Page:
Backbaze Backup claim to be “the world’s easiest cloud backup” and offer unlimited cloud backup for as little as $5 per computer per month. Backing up all of you files and external hard drives is enabled by default!
GoodSync effectively combines real-time file synchronisation across multiple PCs with a solid PC backup application. The software itself is a single one-off payment and will work with many mainstream cloud storage providers including Dropbox, Amazon S3, Google Drive, Backblaze B2 and many others.
For someone who regularly works across 2 or more PCs and needs solid, real-time synchronisation along with multiple backups sets and the option to use multiple cloud storage providers GoodSync is definitely worth a look!
I have been looking forwards to testing this out for a while now, so let’s go!
- Secure and reliable backup software
- Impressive range of cloud storage providers supported
- Full encryption and compression support
- Great scheduling support including real-time synchronisation
- Supports multiple backup & scheduling sets
- Only supports file level backups (no image backups)
- No option for email based backup reports
- Unsuitable for those seeking extensive versioning (available only on deleted files)
- Potentially unsuitable for those looking for a “set and forget” solution
- A one-off licence fee provides potentially good value!
- Also available is a very functional free version (ideal for testing)
Once downloaded the installation of GoodSync is fairly straightforward and I had the software up and running myself within a couple of minutes. There are, however, multiple prompts shown during this process meaning it doesn’t quite have the “1 click” feel of some providers such as Backblaze.
You will also be prompted to optionally log-in or create a GoodSync account during the install, this is, however, optional if you only intend to use the free version of the software.
Once installed and loaded up it starts to become apparent straight away this is a professional level tool, with no easy to use wizard to greet you its straight into the application’s (admittedly quite nice) interface to get on with the work for yourself.
I personally found the layout quite nice and after a few minutes appeared to be relatively easy to work with. On the left of the main screen we have the jobs ist (both backup and sync jobs), the slightly bigger file selection window on the right side of the screen and above this, in addition the menus are the source and destination targets for the current job. This might look unusual at first glance however, using GoodSync’s setup the left target is best suited as the local source (the files to backup) and the right target the storage (either local or cloud based storage).
So, lets start by looking at how to get a new backup running, to begin with click on “new job” from the menu bar and when asked select “backup” from the options box which pops up, whilst still in this options box we can also enter the name of the job and click “ok”.
Once complete the software will take us back to the main screen (again no wizards here), once at the home screen our next job is to configure the source and destination for this new backup job. We do this configuration using the target boxes found above the main file window (See below):
Starting with the left target, I can select anything from a single file through to an entire folder or even my entire profile to be backed up (note that performing system image backups is not possible with GoodSync!):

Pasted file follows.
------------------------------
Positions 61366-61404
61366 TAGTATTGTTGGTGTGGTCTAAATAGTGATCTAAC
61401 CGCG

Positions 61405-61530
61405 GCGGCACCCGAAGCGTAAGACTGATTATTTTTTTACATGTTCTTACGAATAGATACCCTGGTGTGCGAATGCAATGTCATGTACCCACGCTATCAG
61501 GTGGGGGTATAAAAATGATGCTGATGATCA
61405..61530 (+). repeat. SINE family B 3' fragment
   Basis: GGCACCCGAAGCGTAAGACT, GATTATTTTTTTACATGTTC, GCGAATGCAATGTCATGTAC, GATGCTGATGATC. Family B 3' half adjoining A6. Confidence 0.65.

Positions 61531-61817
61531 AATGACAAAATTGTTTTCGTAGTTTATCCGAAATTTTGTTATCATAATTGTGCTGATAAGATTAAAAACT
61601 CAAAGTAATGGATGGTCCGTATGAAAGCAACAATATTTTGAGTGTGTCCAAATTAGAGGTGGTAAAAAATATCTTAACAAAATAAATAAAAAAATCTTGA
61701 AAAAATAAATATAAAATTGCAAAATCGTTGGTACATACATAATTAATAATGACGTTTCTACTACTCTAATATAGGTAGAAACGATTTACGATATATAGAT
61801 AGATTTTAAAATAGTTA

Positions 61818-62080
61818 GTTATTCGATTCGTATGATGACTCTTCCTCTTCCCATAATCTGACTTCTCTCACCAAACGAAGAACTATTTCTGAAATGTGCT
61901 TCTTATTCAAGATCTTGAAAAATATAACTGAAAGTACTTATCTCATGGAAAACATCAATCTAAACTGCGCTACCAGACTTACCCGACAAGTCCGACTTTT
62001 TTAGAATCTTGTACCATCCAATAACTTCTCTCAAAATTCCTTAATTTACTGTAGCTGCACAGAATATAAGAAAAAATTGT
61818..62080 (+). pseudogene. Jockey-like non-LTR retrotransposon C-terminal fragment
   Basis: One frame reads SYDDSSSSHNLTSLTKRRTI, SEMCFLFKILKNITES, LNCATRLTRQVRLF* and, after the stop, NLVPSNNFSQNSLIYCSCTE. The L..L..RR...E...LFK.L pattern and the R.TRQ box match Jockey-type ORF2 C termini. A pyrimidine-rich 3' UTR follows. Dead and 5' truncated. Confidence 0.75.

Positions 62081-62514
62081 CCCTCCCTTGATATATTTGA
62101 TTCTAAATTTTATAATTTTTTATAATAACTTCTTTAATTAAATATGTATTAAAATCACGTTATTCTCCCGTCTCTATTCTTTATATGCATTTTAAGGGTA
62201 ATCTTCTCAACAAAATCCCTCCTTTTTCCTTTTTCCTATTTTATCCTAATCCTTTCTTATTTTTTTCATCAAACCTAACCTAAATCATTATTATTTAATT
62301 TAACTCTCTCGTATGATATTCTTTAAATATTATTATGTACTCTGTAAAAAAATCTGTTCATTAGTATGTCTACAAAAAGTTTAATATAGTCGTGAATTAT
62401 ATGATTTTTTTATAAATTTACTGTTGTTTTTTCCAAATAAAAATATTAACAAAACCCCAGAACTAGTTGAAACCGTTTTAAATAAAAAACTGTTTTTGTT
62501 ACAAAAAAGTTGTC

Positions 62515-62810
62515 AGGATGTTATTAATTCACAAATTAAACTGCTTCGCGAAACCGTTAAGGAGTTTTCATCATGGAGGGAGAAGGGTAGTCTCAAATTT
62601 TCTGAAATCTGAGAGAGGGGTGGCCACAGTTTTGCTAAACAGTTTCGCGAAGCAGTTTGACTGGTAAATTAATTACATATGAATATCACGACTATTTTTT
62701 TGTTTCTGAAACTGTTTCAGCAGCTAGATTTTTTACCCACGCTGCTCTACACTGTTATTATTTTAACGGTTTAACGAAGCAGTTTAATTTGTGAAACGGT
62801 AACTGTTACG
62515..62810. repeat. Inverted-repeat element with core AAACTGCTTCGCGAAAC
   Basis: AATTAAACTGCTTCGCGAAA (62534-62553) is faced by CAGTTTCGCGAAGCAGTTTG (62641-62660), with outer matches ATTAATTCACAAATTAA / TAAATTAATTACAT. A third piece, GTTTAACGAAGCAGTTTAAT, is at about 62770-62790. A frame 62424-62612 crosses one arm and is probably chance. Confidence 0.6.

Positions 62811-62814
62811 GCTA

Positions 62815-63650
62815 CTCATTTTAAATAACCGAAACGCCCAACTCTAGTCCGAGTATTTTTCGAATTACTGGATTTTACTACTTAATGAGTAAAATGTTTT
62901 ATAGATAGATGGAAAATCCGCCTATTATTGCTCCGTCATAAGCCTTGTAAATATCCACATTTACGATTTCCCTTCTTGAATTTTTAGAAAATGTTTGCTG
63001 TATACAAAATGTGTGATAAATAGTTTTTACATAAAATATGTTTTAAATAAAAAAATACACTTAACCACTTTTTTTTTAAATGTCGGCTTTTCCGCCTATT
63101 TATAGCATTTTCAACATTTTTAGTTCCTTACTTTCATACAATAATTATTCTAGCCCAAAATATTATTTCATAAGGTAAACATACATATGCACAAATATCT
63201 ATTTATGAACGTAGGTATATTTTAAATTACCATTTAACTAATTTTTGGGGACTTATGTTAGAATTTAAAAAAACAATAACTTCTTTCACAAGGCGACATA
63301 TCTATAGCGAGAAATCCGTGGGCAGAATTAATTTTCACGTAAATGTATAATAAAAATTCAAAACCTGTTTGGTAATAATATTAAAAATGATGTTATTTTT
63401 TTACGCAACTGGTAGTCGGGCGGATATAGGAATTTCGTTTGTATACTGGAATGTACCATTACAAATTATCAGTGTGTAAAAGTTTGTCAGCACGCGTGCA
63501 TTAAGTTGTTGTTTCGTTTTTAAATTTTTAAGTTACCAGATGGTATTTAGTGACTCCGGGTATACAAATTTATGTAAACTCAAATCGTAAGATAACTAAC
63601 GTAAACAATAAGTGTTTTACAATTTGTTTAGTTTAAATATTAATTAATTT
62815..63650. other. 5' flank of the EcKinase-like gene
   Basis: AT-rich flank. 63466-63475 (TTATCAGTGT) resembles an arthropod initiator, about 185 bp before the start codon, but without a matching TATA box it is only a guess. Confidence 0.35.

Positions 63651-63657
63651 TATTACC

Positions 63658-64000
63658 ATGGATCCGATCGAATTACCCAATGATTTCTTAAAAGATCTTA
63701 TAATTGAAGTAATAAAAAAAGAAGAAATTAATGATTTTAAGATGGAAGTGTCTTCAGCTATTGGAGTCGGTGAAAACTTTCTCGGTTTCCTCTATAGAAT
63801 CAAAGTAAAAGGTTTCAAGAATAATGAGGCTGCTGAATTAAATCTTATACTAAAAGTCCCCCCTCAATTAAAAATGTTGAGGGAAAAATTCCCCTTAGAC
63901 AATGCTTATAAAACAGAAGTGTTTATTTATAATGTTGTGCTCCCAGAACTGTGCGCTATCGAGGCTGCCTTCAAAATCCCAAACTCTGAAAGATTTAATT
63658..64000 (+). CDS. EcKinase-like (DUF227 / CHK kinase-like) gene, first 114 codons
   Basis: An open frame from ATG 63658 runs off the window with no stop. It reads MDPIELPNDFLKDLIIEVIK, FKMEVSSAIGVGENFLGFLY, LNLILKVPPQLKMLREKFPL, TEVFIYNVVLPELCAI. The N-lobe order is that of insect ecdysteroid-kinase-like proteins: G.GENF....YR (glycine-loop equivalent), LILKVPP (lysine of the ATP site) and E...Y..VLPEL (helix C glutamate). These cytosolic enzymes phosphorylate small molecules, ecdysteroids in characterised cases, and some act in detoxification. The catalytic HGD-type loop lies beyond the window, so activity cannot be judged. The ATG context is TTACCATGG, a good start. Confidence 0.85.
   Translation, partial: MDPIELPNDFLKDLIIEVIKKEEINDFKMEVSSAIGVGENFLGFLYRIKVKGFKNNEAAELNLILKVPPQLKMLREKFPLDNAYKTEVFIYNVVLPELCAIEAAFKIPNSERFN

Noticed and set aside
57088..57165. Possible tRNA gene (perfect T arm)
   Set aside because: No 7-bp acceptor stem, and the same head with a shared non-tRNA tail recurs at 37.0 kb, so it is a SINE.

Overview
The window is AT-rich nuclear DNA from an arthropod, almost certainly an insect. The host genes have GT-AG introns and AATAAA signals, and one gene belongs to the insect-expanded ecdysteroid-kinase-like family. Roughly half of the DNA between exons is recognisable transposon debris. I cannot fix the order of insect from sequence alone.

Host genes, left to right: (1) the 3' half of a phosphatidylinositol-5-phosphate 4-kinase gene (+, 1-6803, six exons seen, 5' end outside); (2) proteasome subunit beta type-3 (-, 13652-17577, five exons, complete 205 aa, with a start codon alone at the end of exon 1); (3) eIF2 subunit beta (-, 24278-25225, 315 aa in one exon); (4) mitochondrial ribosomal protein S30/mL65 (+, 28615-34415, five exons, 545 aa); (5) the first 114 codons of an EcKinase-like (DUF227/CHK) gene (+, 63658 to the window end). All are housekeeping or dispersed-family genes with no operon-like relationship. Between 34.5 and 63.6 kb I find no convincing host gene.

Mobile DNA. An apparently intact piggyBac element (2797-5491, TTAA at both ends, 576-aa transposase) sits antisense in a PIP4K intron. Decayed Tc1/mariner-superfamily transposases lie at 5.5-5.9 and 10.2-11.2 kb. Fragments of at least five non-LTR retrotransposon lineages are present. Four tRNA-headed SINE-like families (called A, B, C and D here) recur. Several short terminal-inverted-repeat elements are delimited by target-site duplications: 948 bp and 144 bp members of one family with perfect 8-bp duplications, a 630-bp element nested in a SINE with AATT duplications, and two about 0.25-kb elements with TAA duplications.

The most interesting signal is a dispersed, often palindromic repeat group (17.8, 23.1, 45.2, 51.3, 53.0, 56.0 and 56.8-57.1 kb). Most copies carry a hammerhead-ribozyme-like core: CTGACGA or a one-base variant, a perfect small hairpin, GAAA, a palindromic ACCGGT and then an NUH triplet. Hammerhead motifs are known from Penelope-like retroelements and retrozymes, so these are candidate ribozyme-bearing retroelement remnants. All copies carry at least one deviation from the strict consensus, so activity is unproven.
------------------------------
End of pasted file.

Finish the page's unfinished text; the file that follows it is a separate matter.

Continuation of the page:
Next, once the items to be backed up are selected we need to select the storage to be used (the right target), this cold be a locally attached hard drive, a NAS device or one of the many supported cloud storage providers including Dropbox, Google Drive and Backblaze B2. GoodSync also provide their own cloud storage service offering, amongst other options 100GB for a very reasonable $19.99 per year should you wish to go with that instead!
Once the backup source and the target storage have both been configured we are ready to set the options for our new backup set, this includes scheduling, compression and encryption. All options can be accessed by first selecting the job (if there are more than one) from the left panel and then clicking on the “options” button found in the top right of the screen:
Once in the options screen, on the initial “General” tab which it opens up on are some of the most important settings for our backup, this includes the versioning controls for our backup. Interestingly, this appears to be found under the “Recycle Bin” section, it is here we can there specify to save deleted versions of files either in a specific ‘History’ folder or in the recycle bin itself and for how many days to keep said files before deleting:
Whilst not a full versioning system in itself (it appears to only be for deleted files rather than modified files) this is still a useful function to have. On the downside, however, due to these limitations a backup is essentially just a one way synchronisation job which obviously wont be suitable for some users!
Moving on, with the options under the “filters” tab we can optionally filter out certain file types from our backup, for example .ISO files. We can also, optionally, include or exclude system files and temporary files from our backup as well should we wish!
The “Auto” tab is where we can select either a schedule for our backup and / or additionally select a trigger which will cause it to spring into life (such as logging off from the PC). The main scheduling tool, whilst a little unconventional, is straightforward and provides a quick and efficient way of configuring virtually any schedule you might need:
Moving on, both the source selection and target storage each have a set of options available to each of them as well, this includes being able to set compression and encryption on any files as well as the option to include or exclude file attributes (file permissions etc.).